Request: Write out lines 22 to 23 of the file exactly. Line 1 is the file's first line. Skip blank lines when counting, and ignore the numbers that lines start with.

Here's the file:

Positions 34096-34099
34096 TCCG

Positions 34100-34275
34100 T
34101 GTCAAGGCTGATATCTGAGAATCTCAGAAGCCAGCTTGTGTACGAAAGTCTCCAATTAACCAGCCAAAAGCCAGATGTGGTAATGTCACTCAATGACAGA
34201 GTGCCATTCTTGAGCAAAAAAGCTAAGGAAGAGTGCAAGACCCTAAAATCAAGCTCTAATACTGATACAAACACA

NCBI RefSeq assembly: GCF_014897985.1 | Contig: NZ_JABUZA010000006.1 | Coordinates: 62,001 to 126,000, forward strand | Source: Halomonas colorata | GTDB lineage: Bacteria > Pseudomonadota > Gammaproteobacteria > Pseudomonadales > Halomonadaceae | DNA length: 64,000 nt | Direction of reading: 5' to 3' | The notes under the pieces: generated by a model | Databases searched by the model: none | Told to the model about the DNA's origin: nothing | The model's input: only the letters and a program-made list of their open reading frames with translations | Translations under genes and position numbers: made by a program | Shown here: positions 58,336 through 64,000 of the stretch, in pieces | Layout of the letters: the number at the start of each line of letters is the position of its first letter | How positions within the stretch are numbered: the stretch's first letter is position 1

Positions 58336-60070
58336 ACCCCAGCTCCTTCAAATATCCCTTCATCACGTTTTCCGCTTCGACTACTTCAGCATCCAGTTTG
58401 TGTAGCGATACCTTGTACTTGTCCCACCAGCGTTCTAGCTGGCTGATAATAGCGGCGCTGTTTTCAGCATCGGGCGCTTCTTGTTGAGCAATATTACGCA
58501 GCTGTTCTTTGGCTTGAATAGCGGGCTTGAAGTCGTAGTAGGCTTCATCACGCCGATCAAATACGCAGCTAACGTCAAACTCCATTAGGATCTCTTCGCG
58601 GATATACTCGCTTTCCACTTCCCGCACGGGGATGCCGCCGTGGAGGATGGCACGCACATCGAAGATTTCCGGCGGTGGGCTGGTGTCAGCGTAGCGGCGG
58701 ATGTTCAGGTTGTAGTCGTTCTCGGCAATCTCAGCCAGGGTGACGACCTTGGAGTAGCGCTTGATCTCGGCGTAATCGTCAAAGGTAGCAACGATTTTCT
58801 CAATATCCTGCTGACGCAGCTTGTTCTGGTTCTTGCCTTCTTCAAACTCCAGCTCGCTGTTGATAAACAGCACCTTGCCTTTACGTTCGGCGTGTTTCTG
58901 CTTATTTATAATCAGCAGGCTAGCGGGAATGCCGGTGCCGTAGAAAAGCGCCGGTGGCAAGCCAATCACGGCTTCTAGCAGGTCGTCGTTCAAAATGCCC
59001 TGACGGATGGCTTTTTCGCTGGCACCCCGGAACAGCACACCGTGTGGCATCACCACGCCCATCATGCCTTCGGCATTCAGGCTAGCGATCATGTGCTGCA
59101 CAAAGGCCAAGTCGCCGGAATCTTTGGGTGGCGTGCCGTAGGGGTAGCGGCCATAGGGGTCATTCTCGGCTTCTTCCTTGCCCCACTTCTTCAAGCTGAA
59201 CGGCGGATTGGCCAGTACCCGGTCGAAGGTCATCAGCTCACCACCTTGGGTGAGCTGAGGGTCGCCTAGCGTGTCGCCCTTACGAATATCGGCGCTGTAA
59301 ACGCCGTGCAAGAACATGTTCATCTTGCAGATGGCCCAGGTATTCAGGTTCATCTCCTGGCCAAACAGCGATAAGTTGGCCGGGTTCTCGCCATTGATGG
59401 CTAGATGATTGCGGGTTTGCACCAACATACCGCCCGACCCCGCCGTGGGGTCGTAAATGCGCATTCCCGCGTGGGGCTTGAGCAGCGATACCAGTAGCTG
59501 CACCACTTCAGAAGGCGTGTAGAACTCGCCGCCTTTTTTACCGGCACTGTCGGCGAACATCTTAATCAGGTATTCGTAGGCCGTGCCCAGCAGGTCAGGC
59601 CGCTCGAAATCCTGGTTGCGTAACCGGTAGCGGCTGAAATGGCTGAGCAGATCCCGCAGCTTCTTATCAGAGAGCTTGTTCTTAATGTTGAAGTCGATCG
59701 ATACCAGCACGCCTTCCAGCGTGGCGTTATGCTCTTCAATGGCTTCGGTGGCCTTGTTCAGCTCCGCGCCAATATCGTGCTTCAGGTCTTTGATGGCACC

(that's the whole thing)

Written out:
59601 CGCTCGAAATCCTGGTTGCGTAACCGGTAGCGGCTGAAATGGCTGAGCAGATCCCGCAGCTTCTTATCAGAGAGCTTGTTCTTAATGTTGAAGTCGATCG
59701 ATACCAGCACGCCTTCCAGCGTGGCGTTATGCTCTTCAATGGCTTCGGTGGCCTTGTTCAGCTCCGCGCCAATATCGTGCTTCAGGTCTTTGATGGCACC